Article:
Reasoning Tools for Deontic Logic and Applications to Indian Sacred Texts

Aus IKGA
Wechseln zu: Navigation, Suche
Projektdaten
  • Bearbeitung:
  • Beginn: May 2017
  • Kooperation: TU Wien: Agata Ciabattoni, Björn Lellmann, Matteo Pascucci; Francesca Gulisano (Pisa), Andrew Ollett (Chicago)
  • Finanzierung: WWTF, MA16-028

Normative statements, which involve concepts such as obligation and prohibition, are enormously important in a variety of fields—from law and ethics to artificial intelligence. Reasoning with and about them requires deontic logics, which are still relatively young and underdeveloped. By contrast, for more than two millennia, one of the most important systems of Indian philosophy focused on analyzing normative statements. Mīmāṃsā, as it is called, looks at these statements found in the Vedas, the sacred texts of Hinduism, and interprets them by explaining precisely what course of action they require. Despite this school's undeniable importance for many different areas, and despite the rigorous structure of the Mīmāṃsā texts lending themselves to formal analysis, no study of the Mīmāṃsā deontic using logical methods has ever been undertaken, and most of its specificities have remained unexplored. The main reason for this is that Sanskritists are usually not trained in mathematical logic, and the untranslated (or uninterpreted) texts are inaccessible to logicians.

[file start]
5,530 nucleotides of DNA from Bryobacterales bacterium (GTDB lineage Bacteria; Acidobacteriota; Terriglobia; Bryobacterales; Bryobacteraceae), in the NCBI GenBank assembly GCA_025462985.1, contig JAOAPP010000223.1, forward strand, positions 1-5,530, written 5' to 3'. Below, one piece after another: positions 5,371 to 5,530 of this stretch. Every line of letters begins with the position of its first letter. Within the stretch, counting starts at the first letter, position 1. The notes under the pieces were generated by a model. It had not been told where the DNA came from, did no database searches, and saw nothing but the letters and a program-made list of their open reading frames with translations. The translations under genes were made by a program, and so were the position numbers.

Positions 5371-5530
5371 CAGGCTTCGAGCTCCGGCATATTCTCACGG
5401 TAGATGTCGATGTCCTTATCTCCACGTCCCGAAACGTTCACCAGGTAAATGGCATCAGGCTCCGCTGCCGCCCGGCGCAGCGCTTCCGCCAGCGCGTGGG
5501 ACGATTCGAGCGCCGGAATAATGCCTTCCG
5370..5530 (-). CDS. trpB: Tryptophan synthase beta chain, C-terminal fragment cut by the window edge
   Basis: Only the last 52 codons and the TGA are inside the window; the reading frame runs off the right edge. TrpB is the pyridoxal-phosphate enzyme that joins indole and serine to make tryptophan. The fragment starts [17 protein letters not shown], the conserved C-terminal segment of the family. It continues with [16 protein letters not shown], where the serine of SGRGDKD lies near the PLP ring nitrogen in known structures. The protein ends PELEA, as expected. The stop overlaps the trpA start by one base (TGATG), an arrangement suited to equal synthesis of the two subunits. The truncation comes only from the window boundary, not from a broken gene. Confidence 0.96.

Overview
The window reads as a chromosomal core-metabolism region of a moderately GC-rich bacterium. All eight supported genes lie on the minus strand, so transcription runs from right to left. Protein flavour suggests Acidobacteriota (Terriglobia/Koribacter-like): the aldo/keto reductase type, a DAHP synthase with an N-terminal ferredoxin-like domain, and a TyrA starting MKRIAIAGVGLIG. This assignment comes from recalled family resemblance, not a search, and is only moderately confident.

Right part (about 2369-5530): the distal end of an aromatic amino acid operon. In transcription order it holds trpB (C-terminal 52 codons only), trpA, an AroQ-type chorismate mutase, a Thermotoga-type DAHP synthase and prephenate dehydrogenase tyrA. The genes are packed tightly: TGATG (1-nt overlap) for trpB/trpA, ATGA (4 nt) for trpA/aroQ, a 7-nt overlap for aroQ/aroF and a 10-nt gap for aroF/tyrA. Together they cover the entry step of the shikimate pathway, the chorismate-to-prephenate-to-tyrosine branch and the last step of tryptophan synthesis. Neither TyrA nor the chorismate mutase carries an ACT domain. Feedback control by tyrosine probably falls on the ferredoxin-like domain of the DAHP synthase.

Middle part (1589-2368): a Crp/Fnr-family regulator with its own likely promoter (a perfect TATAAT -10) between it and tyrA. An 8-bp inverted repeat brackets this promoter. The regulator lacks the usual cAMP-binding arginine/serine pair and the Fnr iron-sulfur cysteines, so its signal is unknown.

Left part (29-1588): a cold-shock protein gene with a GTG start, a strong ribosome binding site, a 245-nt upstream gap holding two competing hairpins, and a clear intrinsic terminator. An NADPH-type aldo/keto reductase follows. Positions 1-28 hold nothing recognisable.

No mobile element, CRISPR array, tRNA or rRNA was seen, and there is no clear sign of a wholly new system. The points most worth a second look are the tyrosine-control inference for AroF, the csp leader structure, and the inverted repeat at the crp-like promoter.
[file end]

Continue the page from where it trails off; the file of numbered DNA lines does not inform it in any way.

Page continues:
Using our diverse competences the project aims to extract the deontic logics presupposed by the Mīmāṃsā authors and use them to provide a better understanding of these classical philosophical and juridical texts. This analysis presupposes the introduction of mathematical and computer-based tools for deontic logics, which we aim to define in a systematic and automated way starting from Hilbert-style systems. The tools are expected to be useful also in other areas such as legal informatics or reasoning about machine ethics.

For more information, please visit the project website.

Languages: EN

Meine Werkzeuge
Namensräume

Varianten
Aktionen
Navigation
Werkzeuge